The truth about property assessments
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Under Suozzi, the assessment system produced errors, forcing taxpayers to overpay because those errors were not corrected before payment was demanded. The “county guarantee” forced the county, not the school districts and towns, to pay tax certiorari refunds. This meant that the county had to pay back money it never actually received. As a result, Nassau was left with approximately $1.6 billion in debt and outstanding liabilities.
After four years, the system is still far from perfect, but it has improved tremendously. Mangano has frozen assessments for four years and implemented a settlement program that has saved the county $28 million annually and reduced taxpayer liability by 93 percent. He has also repealed the county guarantee and developed a plan with the Nassau Interim Finance Authority and the County Legislature to end borrowing and pay off assumed debt.
Mangano should be applauded for his efforts, and not attacked by the liberal media. Sadly, the Suozzi campaign has also resorted to attacks on me to resuscitate his flailing campaign. In fact, in this very paper, one of Suozzi’s cronies accused me of using my column as Mangano propaganda.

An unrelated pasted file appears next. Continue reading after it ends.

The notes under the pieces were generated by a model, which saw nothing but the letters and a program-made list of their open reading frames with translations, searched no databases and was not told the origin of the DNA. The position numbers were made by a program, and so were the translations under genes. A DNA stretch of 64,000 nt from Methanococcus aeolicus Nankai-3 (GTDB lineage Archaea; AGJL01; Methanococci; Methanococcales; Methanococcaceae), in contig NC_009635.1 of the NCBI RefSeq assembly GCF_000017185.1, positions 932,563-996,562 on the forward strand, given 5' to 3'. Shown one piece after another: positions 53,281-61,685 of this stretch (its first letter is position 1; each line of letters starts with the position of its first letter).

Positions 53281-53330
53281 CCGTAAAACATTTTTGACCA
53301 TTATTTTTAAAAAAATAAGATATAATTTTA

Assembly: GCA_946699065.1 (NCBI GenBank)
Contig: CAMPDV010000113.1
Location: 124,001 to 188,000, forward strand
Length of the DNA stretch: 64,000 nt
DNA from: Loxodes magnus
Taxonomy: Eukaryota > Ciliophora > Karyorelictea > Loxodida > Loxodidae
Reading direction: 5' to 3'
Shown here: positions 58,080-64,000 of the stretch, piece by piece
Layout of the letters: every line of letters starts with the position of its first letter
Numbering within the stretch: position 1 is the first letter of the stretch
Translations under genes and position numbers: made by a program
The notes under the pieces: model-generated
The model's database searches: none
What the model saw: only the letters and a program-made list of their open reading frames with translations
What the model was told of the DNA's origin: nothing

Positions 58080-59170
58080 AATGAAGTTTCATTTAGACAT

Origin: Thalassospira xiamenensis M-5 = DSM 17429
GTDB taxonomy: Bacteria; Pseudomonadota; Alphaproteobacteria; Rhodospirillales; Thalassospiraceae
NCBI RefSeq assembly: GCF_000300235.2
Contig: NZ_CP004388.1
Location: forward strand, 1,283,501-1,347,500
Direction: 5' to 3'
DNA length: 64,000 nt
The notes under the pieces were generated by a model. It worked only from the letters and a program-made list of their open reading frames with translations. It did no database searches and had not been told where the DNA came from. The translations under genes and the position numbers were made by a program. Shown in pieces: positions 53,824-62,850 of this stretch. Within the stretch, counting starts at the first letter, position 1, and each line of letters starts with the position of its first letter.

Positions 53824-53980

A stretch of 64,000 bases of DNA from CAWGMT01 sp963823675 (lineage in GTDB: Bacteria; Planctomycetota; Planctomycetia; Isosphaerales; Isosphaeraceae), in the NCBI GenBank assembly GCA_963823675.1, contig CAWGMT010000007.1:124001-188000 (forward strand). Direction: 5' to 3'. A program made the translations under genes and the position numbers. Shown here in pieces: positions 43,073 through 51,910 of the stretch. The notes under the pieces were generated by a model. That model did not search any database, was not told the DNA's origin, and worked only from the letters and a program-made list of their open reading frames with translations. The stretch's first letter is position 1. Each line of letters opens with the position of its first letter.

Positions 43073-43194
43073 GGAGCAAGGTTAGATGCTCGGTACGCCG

Then, during their debate, Suozzi claimed that I tried to use the Shinnecock Indians to bring casino gaming to the new Coliseum. That is far from the truth.
Let’s not forget that the Shinnecock have been underrepresented and mistreated for far too long. Recently, the federal courts and government finally recognized them as a legitimate tribe.
Suozzi is obviously not a fan of Native Americans, and the claim that I attempted to bring them to the new Coliseum for gaming is a fabrication.
The Suozzi campaign has trouble with the truth.
Al D’Amato, a former U.S. senator from New York, is the founder of Park Strategies LLC, a public policy and business development firm. Comments about this column? ADAmato@liherald.com.